Simon Ting, 42, of 140-14 28th Rd. in Flushing, was charged with offering a false instrument and procuring fraudulent documents to be used for voter registrations, the spokesman said.The DA spokesman said the addresses listed on 36 allegedly fraudulent voter registration forms were either 137-27 Geranium Ave. Ð Ting's home address at the time Ð or 135-29 Roosevelt Ave. Ð the site of a downtown Flushing bookstore owned by Meng. But the spokesman said Brown does not suspect that Meng Ð who became the first Asian American elected to New York state government Ð was involved in the alleged fraud and said the forms in question "had no bearing on the actual election itself.""We believe that the defendant acted alone," he said.Meng said in a statement that while he was "sad to hear of [Tuesday's] news, it is important to note that it had no impact on my 2004 victory, which we all worked hard for." He said he was grateful for Ting's "love and concern for the community. We should not discount that fact that he has dedicated the last few years in serving and working hard for everyone in the community."Citing health concerns, Meng decided not to run for re-election in 2006. He upset former Assemblyman Barry Grodenchik in the 2004 primary, 51 percent to 41 percent Ð or by about 500 votes. Grodenchik defeated Meng two years earlier by more than 2,000 votes. Grace Meng campaigned for her father's seat last year but withdrew after it was found that her primary residence was in Bayside, which is located outside the district.The DA's investigation found that the people listed on the forms for the 2004 race did not live in the 22nd Assembly District, which comprises downtown Flushing, according to the spokesman. Ting was arraigned Tuesday before Queens Criminal Court Judge Alex Zigman and was released on his own recognizance and faces up to four years in prison if convicted. His next court date is scheduled for Feb. 13.The DA's office said it suspected that 36 voter registration forms were fraudulent, with the original address whited out.Brown's office was first alerted to the possible fraud by the city Board of Elections in 2004.The board conducted its own investigation into 191 forms from the 2004 primary following the election.Reach reporter Howard Koplowitz by e-mail at firstname.lastname@example.org or by phone at 718-229-0300, Ext. 173.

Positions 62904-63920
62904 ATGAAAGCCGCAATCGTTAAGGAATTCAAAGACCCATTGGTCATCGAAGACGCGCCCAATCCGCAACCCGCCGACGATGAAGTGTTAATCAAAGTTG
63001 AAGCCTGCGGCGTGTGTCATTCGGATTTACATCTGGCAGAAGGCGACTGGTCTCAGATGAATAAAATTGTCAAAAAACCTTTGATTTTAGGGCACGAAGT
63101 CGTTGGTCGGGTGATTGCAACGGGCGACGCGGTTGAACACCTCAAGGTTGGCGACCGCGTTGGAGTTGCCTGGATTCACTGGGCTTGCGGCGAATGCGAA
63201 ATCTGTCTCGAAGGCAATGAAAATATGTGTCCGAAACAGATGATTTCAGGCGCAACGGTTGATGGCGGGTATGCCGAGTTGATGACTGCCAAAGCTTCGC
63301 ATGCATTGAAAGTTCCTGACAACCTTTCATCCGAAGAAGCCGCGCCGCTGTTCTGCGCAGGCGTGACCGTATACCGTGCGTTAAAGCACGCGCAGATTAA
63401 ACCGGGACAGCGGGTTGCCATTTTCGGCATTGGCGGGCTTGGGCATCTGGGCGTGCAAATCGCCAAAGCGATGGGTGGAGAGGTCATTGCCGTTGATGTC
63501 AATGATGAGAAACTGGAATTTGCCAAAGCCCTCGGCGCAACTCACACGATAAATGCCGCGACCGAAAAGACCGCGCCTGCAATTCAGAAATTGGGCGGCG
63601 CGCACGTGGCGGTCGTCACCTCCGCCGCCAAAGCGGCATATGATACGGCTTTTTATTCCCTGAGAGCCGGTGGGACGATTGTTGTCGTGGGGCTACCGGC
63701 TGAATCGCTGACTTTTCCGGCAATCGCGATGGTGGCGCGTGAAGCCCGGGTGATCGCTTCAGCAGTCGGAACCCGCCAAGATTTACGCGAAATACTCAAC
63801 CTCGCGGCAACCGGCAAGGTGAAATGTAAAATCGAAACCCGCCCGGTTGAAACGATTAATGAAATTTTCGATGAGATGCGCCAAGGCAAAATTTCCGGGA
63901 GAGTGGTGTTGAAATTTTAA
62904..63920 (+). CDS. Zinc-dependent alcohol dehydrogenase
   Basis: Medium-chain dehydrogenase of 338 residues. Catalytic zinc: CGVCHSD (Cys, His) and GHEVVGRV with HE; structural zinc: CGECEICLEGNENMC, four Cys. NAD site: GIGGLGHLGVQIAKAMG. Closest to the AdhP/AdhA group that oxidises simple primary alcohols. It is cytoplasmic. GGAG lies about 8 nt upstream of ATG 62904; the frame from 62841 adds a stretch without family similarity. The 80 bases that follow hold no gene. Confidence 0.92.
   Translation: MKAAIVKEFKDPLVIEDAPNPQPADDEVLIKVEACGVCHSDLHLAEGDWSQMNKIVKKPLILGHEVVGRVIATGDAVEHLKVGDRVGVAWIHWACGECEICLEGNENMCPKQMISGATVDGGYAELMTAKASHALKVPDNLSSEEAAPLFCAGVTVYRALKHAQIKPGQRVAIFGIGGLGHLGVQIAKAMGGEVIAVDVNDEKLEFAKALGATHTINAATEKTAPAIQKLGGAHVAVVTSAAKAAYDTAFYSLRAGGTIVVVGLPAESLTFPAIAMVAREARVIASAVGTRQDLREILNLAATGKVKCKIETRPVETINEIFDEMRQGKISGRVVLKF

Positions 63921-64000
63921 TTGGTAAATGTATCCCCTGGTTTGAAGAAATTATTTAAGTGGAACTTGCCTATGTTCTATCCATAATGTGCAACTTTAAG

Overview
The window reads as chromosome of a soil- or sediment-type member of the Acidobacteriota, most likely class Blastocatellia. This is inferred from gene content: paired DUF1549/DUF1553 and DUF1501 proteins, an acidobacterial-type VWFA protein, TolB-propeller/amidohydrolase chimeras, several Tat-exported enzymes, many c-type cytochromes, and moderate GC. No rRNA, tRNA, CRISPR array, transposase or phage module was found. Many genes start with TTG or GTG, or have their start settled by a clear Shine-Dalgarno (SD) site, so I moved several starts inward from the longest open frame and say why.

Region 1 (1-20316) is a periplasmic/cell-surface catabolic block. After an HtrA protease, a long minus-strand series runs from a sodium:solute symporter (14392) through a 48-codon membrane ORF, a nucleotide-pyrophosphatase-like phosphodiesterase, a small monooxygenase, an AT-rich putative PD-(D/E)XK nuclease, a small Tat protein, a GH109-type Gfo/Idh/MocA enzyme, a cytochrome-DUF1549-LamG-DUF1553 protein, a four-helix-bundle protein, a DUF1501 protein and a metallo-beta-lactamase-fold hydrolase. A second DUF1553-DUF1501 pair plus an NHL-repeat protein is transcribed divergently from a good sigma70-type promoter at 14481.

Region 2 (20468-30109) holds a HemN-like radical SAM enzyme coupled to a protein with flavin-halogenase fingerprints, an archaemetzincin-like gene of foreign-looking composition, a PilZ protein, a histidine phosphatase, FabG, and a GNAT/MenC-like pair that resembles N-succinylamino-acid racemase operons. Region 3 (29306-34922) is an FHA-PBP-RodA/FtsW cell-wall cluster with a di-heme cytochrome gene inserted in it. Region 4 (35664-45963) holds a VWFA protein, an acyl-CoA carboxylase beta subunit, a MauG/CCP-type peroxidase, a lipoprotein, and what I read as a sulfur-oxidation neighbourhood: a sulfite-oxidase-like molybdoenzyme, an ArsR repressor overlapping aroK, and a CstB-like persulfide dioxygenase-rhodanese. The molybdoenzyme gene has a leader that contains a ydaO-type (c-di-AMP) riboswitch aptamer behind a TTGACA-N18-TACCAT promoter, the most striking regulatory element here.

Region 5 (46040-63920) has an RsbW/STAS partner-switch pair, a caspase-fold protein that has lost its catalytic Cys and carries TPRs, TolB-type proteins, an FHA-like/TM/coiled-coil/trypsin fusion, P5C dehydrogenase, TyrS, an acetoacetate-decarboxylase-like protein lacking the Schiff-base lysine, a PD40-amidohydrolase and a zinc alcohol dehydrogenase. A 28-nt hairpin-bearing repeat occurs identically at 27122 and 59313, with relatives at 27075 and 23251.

©2007 Community News Group
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